Chairman of the Nigerian Bar Association (NBA), Ola Dan Olawale, Esq., has said that we all must strive to ensure that judicial independence is given a premium position in our nation.

Mr. Olawale made this remark while delivering an address on the occasion of the introduction of newly appointed judges of the High Court of Ondo State, this Tuesday, 21st May, 2019.

According to him, it is only when this is achieved that the labour of our heroes past will not be in vain.



May I start this address by thanking My Lord Honorable, The Chief Judge of Ondo State, Hon. Justice O.O. Akeredolu and members of the Ondo State Judicial Service Commission. Throughout the selection process, I have witnessed firsthand Your Lordship’s appreciation of the vital role of the Bar in recommending the best amongst us as judges of Ondo State. No Chief Judge has ever consulted more widely or talked with the Bar to seek input about judges nomination and appointment. My Lord Chief Judge, I am grateful to you, and I am humbled by Your Lordship’s confidence in the Bar.

While heartily congratulating the newly sworn in judges, I wish to add to the admonition given to Your Lordships by Mr. Governor yesterday. My new noble Lords are now on the Bench with other distinguished judges. But your learned brothers are not judges who matter. Your most important judge is history, and history’s judgment is based not only on your ability of survival, but on your character and the values Your Lordships represent and promote. Start placing your values on the record of history. Your Lordships’ time starts now.

Socrates contended that a judge must do four things: “listen courteously, answer wisely, consider soberly and decide impartially”. The theory of the six-pack judicial virtues holds that judicial perception, courage, temperance, impartiality and independence are the traits indispensable for realizing moral quality in adjudication. ‘Judicial perception’ means situation sense, i.e. perceptual sensitivity to be able to adequately grasp and respond to the particulars of any given case, a vivid understanding of the issues to be confronted with. ‘Judicial courage’ is inner strength that enables judges to confront and overcome threats, fears, and pressure and to keep doing their virtuoso duty even if it entails repercussions, criticism, unpopularity, or loneliness. ‘Judicial temperance’ is a capacity of self restraint and self abstention in order not to be influenced by personal urges, needs, desires and feelings. The virtue of ‘judicial justice’ indicates that a judge is disposed to secure the values of morality as they are worked out in settled law and background values.

‘Impartiality’ means distancing oneself from their attachments in daily life when addressing a case. An impartial judge is disposed to recognise and ignore considerations stemming from possible interests, biases, passions, and subjective commitments. This of course is not tantamount to relinquish personal experience, commitments and concerns or to give up personality. ‘Independency’ is closely linked to judicial courage and implies that a judge is not influenced by external factors or pressures. This virtue is particularly called for in cases in which public opinion is rather strong or powerful parties are involved. The above six judicial virtues are mutually supportive. If a judge lacks one of these virtues, all of them are in peril. My Lords are well known to us, having been elevated from within our very ranks. The Bar is certain that all these virtues will not be difficult for My Lords to imbibe.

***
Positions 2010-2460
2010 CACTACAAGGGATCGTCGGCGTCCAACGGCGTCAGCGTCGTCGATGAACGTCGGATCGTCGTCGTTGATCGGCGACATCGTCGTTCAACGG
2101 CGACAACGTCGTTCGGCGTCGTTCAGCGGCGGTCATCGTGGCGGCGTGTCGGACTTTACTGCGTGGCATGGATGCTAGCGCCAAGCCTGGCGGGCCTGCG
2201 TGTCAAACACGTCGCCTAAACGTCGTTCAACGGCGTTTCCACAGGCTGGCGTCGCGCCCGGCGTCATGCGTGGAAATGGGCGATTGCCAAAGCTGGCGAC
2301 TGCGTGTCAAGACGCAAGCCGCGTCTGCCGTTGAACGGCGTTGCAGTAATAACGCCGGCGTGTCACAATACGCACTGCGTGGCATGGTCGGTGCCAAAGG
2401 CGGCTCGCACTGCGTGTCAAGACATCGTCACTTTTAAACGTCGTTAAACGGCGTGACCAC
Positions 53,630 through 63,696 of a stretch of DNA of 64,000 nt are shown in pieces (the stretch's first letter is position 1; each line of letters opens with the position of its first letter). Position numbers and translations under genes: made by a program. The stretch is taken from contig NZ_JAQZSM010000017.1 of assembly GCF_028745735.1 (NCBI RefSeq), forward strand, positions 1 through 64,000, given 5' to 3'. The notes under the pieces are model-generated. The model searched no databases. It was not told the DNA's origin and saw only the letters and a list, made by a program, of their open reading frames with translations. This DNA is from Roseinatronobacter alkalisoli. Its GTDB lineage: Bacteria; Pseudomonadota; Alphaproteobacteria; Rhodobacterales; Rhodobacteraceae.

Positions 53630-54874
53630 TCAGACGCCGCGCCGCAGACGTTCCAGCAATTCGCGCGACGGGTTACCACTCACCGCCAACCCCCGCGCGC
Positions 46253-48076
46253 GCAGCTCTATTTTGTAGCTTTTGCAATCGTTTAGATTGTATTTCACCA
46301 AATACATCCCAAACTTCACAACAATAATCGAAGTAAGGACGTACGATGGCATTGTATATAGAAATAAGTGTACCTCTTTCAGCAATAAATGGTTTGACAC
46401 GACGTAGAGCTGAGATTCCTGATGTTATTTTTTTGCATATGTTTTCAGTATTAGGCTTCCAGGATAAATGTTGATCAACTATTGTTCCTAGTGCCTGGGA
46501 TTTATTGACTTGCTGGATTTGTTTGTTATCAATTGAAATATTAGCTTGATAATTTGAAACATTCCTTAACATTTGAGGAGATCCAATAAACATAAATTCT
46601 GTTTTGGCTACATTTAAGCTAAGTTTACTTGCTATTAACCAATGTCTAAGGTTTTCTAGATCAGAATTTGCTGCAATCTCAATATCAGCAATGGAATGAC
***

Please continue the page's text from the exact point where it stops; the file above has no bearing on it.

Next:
Permit me, My Lord to talk very briefly on
Judicial independence,. This is the ability of courts and judges to perform their duties free of influence or control by other actors, whether governmental or private. The term is also used in a normative sense to refer to the kind of independence that courts and judges ought to posses.

In Alexander Hamilton’s famous formulation, the judiciary is the ‘least dangerous’ branch, having “no influence over either the sword or the purse,” and is therefore least capable of defending itself against the other branches.

If judges have to go cap in hand to the executive, begging for their official cars to be serviced or replaced, then our Constitution’s promise of an impartial and independent judiciary will be at risk. If judges must calculate the potential cost to their careers by not meeting the quarterly demands of JSC as to number of judgments to be delivered, then the quality and legal reasoning in our courts’ decisions will be at risk. If the church and or traditional monarchs are allowed to have a grip over what transpired in our courts of law, then the rights of a free minded and common man is still at risk. If the politician places more faith in attaining power through election petition tribunals rather than through the ballot box and through the will of the majority, then our democracy is at risk.

We must all strive to ensure that judicial independence is given a premium position in our nation. It is then and only then that the labour of our heroes past will not be in vain. I will say no more on this, at least for now.

My Lord the Honourable Chief Judge, I have a humble petition on behalf of two categories of persons in respect of consideration, in future selection of men to occupy judicial offices. The first category consists of our learned colleagues in the Ministry of Justice. The second category consists of our female colleagues, who by reason of their marriage and service (both domestic and official), have become indigenes of Ondo State. I pray Your Lordship and the Judicial Service Commission to always allow these categories of persons some consideration in future appointments.

My Lords and distinguished Ladies and Gentlemen, thank you for listening.

Ola Dan Olawale Esq.
NBA, Akure Branch.

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